Government interest in ISP-based behavioral ad targeting appears to be generating significant response from Internet service providers. In the hopes of staving off legislation, representatives of some of the largest ISPs appeared on Capitol Hill today to ensure lawmakers of their commitment to self-regulate consumer privacy requirements.
Though none of the firms currently employ technologies to target advertising based on consumer data gathered through their ISP services, AT&T Services, Time Warner Cable, and Verizon Communications would only do so if users provide “affirmative consent.” In other words, only if users opt-in to such a program would the companies gather their Web interaction data to target advertising.
Telecoms including Verizon, apparently in conjunction with various online ad industry players including search engines and advertisers, are working toward developing best practices for ISP-based behavioral ad targeting, said Thomas Tauke, EVP public affairs, policy and communications at Verizon Communications. Though it is unclear to what extent any discussions among those involved have gone, Tauke said the entities have made “good progress,” and expressed hope that they may come to some consensus by the end of the year.
“At this juncture, we’re not prepared to embrace legislation,” added Tauke. “This technology is developing so rapidly.”
The Senate Committee on Commerce, Science and Transportation convened this morning for a hearing on “Broadband Providers and Consumer Privacy.” The hearing acted as an addendum of sorts to the same committee’s July hearing on “Privacy Implications of Online Advertising,” which ISPs failed to attend despite an invitation from committee member Senator Byron Dorgan of North Dakota.
Both hearings, suggested Dorgan, are part of a learning process for legislators, who are still pondering whether legislation or Federal Trade Commission enforcement capabilities need to be extended to cover ISP-based ad targeting.
“All of this is constructive for us…to understand what is necessary,” said Dorgan, a Democrat. However, he did note, “I do think we need to update our privacy laws” to require similar protections “across platforms.”
Members of the House of Representatives have also expressed an interest in the ISP-based ad targeting practice. In August, several ISPs were asked by a House Energy and Commerce Subcommittee to provide information on their ad targeting activities.
Recognizing the value of online advertising in addition to the need for transparency and disclosure by companies gathering and using online consumer data, Ranking Member Senator Kay Bailey Hutchison of Texas said, “I hope we don’t charge into legislation in this area.”
Her fellow Republican, Senator John Thune of South Dakota said self-regulation is “a preferable solution to us [legislating] in this area.” However, he added any self-regulatory scheme would need to be “comprehensive.”
Though Dorgan agreed there should be no rush to enact new laws, he suggested legislation may be necessary in the future. During the July hearing, Dorgan implied the FTC may need to be given the ability to enforce its proposed guidelines for self-regulation of behavioral ad targeting.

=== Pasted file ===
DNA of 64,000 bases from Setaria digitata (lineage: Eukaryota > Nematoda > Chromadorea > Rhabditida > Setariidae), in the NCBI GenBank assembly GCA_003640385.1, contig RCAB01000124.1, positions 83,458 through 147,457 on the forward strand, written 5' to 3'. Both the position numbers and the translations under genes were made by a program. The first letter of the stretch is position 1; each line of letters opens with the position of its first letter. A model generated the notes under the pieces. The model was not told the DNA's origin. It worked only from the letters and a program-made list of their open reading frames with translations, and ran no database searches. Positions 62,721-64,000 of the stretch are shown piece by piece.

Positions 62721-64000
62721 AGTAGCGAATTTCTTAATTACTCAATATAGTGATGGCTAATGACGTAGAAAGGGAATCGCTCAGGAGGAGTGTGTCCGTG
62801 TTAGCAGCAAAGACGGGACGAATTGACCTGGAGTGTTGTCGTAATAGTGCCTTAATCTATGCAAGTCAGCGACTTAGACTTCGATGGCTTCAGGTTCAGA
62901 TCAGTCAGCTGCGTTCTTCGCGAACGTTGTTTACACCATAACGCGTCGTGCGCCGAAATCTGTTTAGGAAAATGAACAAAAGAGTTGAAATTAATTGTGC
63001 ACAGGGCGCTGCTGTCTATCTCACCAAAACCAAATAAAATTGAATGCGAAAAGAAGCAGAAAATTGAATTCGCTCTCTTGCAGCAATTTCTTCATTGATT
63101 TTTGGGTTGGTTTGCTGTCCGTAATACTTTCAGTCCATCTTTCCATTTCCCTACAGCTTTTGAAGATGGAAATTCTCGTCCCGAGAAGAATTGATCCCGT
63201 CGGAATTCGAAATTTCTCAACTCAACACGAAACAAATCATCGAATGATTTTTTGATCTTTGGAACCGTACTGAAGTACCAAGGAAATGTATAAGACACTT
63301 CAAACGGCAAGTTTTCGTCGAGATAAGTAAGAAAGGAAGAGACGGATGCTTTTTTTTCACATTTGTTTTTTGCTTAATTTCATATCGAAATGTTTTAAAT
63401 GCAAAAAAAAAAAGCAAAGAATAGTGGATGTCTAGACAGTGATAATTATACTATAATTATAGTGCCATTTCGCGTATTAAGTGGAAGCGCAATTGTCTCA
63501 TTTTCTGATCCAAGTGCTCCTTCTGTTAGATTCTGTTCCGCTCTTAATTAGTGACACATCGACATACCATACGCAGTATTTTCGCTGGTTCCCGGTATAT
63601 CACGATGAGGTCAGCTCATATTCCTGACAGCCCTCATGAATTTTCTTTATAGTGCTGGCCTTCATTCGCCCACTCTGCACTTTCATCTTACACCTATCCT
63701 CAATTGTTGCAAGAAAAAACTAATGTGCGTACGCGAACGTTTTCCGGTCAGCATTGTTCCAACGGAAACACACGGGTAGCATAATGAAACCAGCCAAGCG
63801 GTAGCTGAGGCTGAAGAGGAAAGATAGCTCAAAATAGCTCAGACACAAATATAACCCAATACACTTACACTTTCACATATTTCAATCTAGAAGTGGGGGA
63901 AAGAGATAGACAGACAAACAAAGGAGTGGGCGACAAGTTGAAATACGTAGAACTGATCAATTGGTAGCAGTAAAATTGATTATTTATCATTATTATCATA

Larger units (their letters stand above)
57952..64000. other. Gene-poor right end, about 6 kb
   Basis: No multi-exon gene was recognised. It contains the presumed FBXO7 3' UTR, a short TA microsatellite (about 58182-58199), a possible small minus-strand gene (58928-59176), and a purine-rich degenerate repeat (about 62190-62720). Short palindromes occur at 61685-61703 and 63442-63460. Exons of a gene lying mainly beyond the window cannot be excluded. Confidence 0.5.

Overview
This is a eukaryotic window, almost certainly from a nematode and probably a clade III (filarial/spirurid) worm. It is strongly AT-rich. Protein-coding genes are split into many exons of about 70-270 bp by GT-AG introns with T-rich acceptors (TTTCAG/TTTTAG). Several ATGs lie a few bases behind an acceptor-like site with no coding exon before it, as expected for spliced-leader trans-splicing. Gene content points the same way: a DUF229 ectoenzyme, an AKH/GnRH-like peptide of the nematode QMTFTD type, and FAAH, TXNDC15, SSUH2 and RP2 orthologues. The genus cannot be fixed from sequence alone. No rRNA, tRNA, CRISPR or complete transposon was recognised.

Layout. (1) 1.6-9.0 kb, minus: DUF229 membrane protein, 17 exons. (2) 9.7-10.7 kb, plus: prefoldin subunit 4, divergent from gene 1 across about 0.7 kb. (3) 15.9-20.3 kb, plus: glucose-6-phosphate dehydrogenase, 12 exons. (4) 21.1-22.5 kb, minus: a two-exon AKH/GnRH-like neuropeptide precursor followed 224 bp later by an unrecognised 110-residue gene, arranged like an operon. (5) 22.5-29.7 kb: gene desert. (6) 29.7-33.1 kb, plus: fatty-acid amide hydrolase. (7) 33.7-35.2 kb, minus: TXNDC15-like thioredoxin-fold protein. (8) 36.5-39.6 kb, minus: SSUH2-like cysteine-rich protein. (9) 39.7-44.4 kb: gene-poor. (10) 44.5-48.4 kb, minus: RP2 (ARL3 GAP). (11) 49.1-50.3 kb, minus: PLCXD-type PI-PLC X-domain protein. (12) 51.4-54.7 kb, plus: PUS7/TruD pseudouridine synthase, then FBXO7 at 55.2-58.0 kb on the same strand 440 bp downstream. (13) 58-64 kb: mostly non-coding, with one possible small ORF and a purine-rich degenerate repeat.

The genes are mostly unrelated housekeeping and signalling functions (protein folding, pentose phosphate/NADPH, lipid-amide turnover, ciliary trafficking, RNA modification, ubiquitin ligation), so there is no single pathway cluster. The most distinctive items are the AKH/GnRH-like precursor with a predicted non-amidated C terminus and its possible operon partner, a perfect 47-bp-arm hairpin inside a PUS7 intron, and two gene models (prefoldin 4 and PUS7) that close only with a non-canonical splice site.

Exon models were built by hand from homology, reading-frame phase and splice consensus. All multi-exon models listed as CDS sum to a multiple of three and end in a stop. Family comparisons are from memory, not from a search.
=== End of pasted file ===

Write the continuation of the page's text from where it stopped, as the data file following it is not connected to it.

Dorgan cited a new Consumer Reports National Research Center poll showing that 57 percent of consumers think companies are required to identify themselves and state their purposes for data collection and sharing. Over 40 percent said they believed a court order is needed to monitor online activity.
Gigi Sohn, president and co-founder, Public Knowledge, an organization whose mission is to defend consumer rights in the digital age, is already convinced legislators should move forward. Comprehensive legislation is needed, she said.
Rather than applying its guidelines only to personally-identifiable information (PII), Time Warner aims to require affirmative consent from its ISP customers for use of any consumer data to target ads, whether or not it is considered PII. “What we’re proposing is that we would not…use your information, whether or not we could attribute it to you personally, to target online advertising to you,” said Time Warner Cable Chief Strategy Officer Peter Stern.
ISP representatives also stressed the need for universal guidelines for dealing with online consumer data. “Any privacy framework for behavioral targeting must apply to all entities involved,” said Dorothy Attwood, SVP public policy and chief privacy officer at AT&T Services. Unless parties including site publishers and ad technology firms do not abide by the same requirements, she added, “I can’t do anything to prevent that customer from being tracked by other entities.”
“A framework that leaves any provider uncovered would leave all [consumers] unprotected,” affirmed Time Warner’s Stern. He also stated clear and timely notice of what data is collected and how it will be used is also imperative. “And by this we don’t mean fine print, we mean prominent and plain English.”
In the end, said Verizon’s Tauke, privacy protections are not necessarily bad for business. “The worst thing for our industry is if consumers are afraid to use the Internet,” he said.
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